Plugins adoption programme
The Plugins adoption programme is a process for making it clear that a plugin is orphaned and is looking for a new maintainer. The programme is one of the mechanisms helping to minimise the risks of relying on additional plugins. The programme helps to find new maintainers for plugins whose original authors can't work on the plugin fully any more.
The programmes started in 2014 by announcing it in a forum post and since then, many plugins found their new maintainers since then through it.
Having an additional plugin installed at a Moodle site is always a risk. One of the essential aspects (apart from the code quality itself) that potential plugin users have to consider is how well the plugin is being maintained. Does the maintainer release regular updates and bug fixes? Is the plugin updated every six months for the new Moodle major release? Is there a place to report bugs and feature requests? And when reported, are they reflected?
It's not that difficult to write a new Moodle plugin these days. Many students do that as a part of their school or thesis projects, for example. But can one rely on the author of plugin to provide sufficient (or at least some) support for it? To be a responsible maintainer of a plugin is much harder than to be an author of it. Many maintainers work on their plugins in their free time. And even if they are lucky enough to be paid for doing that, it's just time consuming (as everything).
At certain moment, maintainers can realise they are not able to give enough love to their plugins any more. In the essay The Cathedral and the Bazaar, Eric Steven Raymond says
"When you lose interest in a program, your last duty to it is to hand it off to a competent successor."
And that is what Moodle plugins adoption programme is about.
Programme rules for plugin maintainers
- It is not a shame to give up on a plugin maintenance. Unmaintained plugin is worse than no plugin. We appreciate that you as the original author do not want to harm Moodle reputation just because your old code broke someone's site.
- If you decide to offer your plugin for adoption, let the world know via posting into the Plugins traffic forum.
- Your plugin will be put into a special set in the Plugins directory.
- Once there is a volunteer who would like to take over the maintenance, please reply to the forum. It will help if the candidate proves their skills via a reference or a patch for existing issue etc. So we all know the plugin is passed over to good hands.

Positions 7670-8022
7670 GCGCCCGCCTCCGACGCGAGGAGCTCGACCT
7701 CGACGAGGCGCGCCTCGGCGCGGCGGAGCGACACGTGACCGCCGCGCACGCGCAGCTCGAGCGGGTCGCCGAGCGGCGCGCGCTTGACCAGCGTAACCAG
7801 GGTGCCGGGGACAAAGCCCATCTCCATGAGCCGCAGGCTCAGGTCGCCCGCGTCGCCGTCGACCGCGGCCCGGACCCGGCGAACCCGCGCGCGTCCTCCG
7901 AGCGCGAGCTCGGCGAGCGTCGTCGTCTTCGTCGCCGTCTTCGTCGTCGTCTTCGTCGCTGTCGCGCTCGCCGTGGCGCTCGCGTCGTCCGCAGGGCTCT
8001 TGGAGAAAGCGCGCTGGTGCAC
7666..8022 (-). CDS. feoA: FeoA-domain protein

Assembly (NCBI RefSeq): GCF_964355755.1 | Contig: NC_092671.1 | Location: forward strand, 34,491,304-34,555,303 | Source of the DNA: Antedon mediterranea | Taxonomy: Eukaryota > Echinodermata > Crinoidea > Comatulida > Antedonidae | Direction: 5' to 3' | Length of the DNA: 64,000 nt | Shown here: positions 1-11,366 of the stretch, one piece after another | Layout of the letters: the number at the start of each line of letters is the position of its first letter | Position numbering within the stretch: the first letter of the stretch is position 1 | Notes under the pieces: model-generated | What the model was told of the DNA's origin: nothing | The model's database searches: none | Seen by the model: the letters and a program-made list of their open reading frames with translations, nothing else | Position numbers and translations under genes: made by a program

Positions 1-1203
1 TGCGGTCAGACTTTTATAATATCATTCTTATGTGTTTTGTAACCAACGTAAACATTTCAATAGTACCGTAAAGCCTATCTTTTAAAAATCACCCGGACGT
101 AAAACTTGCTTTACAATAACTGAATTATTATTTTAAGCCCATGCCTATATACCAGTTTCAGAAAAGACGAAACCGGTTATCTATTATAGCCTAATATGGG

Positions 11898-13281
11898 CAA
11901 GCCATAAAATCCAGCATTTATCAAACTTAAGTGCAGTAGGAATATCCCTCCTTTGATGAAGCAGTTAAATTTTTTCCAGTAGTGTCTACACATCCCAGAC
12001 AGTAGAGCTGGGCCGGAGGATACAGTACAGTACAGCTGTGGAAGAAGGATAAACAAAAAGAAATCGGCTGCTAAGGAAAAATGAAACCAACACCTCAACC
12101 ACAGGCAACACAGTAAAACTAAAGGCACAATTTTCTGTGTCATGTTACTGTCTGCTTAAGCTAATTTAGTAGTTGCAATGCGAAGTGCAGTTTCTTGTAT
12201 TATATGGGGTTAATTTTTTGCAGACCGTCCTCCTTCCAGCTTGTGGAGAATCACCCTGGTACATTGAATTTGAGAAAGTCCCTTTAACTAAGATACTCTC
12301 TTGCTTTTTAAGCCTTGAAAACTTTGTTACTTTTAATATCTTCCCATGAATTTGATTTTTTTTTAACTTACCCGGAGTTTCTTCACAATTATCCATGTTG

- Finally, the successor is given the lead maintainer role for the plugin with all the permissions (edit the plugin record, release new versions etc). The previous maintainer will be still listed as the original author in the directory.
- The @author tag in the phpDocs block of a file should never be changed even after the whole file is rewritten eventually. It's GPL legal statement, not a credits line.
- If the plugin was originally using Github as its repository, it is recommended to transfer the ownership of the repo. That way, all the reported issues in the github tracker, pull requests and all other information is kept.
As discussed in MDLSITE-5354, there are cases when a plugin becomes effectively orphaned due to maintainer's inactivity. In most cases, we can get in touch with the maintainer and agree on putting the plugin up for adoption. In rare cases when the maintainer can't be reached, the following procedure applies.
- Given that the maintainer has not logged in to the moodle.org site for 90 or more days
- When the maintainer does not reply to an email sent to their address (obtained from their moodle.org user profile, last commit message and tracker account) within a period of 30 days
- And the maintainer does not reply to a personal message sent to them via moodle.org messaging features within a period of 30 days
- Then plugins directory curators can consider the plugin maintainer disappeared and the plugin orphaned. It is then allowed to put the plugin up for adoption on behalf of the maintainer or assign it to another maintainer.